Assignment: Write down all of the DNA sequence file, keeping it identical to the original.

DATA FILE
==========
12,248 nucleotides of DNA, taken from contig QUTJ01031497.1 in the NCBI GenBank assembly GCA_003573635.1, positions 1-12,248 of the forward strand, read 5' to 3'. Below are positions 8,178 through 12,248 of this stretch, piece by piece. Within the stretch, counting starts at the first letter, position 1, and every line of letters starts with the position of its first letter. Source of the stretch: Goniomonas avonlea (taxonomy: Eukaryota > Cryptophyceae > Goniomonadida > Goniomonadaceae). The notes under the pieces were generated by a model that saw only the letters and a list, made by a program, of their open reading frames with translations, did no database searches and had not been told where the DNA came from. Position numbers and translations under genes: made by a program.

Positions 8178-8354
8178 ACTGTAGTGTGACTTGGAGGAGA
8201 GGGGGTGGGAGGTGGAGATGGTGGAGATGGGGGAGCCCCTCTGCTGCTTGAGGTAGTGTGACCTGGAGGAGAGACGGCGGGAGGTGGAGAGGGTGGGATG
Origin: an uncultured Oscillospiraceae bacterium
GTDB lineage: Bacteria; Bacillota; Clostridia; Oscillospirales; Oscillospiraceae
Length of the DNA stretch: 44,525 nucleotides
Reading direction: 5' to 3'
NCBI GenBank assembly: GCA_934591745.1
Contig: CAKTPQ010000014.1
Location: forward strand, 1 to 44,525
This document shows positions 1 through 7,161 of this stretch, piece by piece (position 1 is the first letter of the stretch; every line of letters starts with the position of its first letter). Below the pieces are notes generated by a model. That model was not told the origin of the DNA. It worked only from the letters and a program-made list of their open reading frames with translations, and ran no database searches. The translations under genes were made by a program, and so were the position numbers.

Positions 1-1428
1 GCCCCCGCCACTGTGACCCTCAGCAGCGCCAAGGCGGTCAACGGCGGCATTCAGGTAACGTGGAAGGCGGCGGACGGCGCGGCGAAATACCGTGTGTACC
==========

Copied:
12,248 nucleotides of DNA, taken from contig QUTJ01031497.1 in the NCBI GenBank assembly GCA_003573635.1, positions 1-12,248 of the forward strand, read 5' to 3'. Below are positions 8,178 through 12,248 of this stretch, piece by piece. Within the stretch, counting starts at the first letter, position 1, and every line of letters starts with the position of its first letter. Source of the stretch: Goniomonas avonlea (taxonomy: Eukaryota > Cryptophyceae > Goniomonadida > Goniomonadaceae). The notes under the pieces were generated by a model that saw only the letters and a list, made by a program, of their open reading frames with translations, did no database searches and had not been told where the DNA came from. Position numbers and translations under genes: made by a program.

Positions 8178-8354
8178 ACTGTAGTGTGACTTGGAGGAGA
8201 GGGGGTGGGAGGTGGAGATGGTGGAGATGGGGGAGCCCCTCTGCTGCTTGAGGTAGTGTGACCTGGAGGAGAGACGGCGGGAGGTGGAGAGGGTGGGATG
Origin: an uncultured Oscillospiraceae bacterium
GTDB lineage: Bacteria; Bacillota; Clostridia; Oscillospirales; Oscillospiraceae
Length of the DNA stretch: 44,525 nucleotides
Reading direction: 5' to 3'
NCBI GenBank assembly: GCA_934591745.1
Contig: CAKTPQ010000014.1
Location: forward strand, 1 to 44,525
This document shows positions 1 through 7,161 of this stretch, piece by piece (position 1 is the first letter of the stretch; every line of letters starts with the position of its first letter). Below the pieces are notes generated by a model. That model was not told the origin of the DNA. It worked only from the letters and a program-made list of their open reading frames with translations, and ran no database searches. The translations under genes were made by a program, and so were the position numbers.

Positions 1-1428
1 GCCCCCGCCACTGTGACCCTCAGCAGCGCCAAGGCGGTCAACGGCGGCATTCAGGTAACGTGGAAGGCGGCGGACGGCGCGGCGAAATACCGTGTGTACC